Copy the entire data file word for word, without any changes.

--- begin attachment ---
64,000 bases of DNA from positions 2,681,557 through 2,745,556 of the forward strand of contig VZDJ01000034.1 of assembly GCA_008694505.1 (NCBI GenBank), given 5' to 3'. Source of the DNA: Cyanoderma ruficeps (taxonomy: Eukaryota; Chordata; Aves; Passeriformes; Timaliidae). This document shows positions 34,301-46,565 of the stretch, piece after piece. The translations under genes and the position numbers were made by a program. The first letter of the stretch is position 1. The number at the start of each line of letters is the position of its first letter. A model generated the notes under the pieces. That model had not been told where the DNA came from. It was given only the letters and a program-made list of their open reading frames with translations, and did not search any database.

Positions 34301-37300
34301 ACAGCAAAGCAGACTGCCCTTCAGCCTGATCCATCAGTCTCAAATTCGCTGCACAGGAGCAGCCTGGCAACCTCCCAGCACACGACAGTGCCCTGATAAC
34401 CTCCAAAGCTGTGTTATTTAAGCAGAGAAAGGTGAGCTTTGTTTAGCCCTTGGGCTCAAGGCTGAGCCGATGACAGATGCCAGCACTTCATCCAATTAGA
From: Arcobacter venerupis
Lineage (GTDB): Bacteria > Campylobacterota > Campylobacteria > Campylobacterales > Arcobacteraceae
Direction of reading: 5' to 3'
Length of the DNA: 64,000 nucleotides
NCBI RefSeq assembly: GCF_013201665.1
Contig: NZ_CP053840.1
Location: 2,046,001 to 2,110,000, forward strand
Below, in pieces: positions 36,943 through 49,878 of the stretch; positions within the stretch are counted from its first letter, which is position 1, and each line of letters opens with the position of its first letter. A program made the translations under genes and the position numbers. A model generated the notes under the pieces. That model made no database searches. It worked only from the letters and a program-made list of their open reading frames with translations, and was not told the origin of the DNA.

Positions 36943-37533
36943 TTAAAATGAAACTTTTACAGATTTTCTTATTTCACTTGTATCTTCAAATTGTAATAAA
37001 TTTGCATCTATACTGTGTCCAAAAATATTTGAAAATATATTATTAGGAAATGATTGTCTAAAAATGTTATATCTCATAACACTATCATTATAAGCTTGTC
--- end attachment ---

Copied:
64,000 bases of DNA from positions 2,681,557 through 2,745,556 of the forward strand of contig VZDJ01000034.1 of assembly GCA_008694505.1 (NCBI GenBank), given 5' to 3'. Source of the DNA: Cyanoderma ruficeps (taxonomy: Eukaryota; Chordata; Aves; Passeriformes; Timaliidae). This document shows positions 34,301-46,565 of the stretch, piece after piece. The translations under genes and the position numbers were made by a program. The first letter of the stretch is position 1. The number at the start of each line of letters is the position of its first letter. A model generated the notes under the pieces. That model had not been told where the DNA came from. It was given only the letters and a program-made list of their open reading frames with translations, and did not search any database.

Positions 34301-37300
34301 ACAGCAAAGCAGACTGCCCTTCAGCCTGATCCATCAGTCTCAAATTCGCTGCACAGGAGCAGCCTGGCAACCTCCCAGCACACGACAGTGCCCTGATAAC
34401 CTCCAAAGCTGTGTTATTTAAGCAGAGAAAGGTGAGCTTTGTTTAGCCCTTGGGCTCAAGGCTGAGCCGATGACAGATGCCAGCACTTCATCCAATTAGA
From: Arcobacter venerupis
Lineage (GTDB): Bacteria > Campylobacterota > Campylobacteria > Campylobacterales > Arcobacteraceae
Direction of reading: 5' to 3'
Length of the DNA: 64,000 nucleotides
NCBI RefSeq assembly: GCF_013201665.1
Contig: NZ_CP053840.1
Location: 2,046,001 to 2,110,000, forward strand
Below, in pieces: positions 36,943 through 49,878 of the stretch; positions within the stretch are counted from its first letter, which is position 1, and each line of letters opens with the position of its first letter. A program made the translations under genes and the position numbers. A model generated the notes under the pieces. That model made no database searches. It worked only from the letters and a program-made list of their open reading frames with translations, and was not told the origin of the DNA.

Positions 36943-37533
36943 TTAAAATGAAACTTTTACAGATTTTCTTATTTCACTTGTATCTTCAAATTGTAATAAA
37001 TTTGCATCTATACTGTGTCCAAAAATATTTGAAAATATATTATTAGGAAATGATTGTCTAAAAATGTTATATCTCATAACACTATCATTATAAGCTTGTC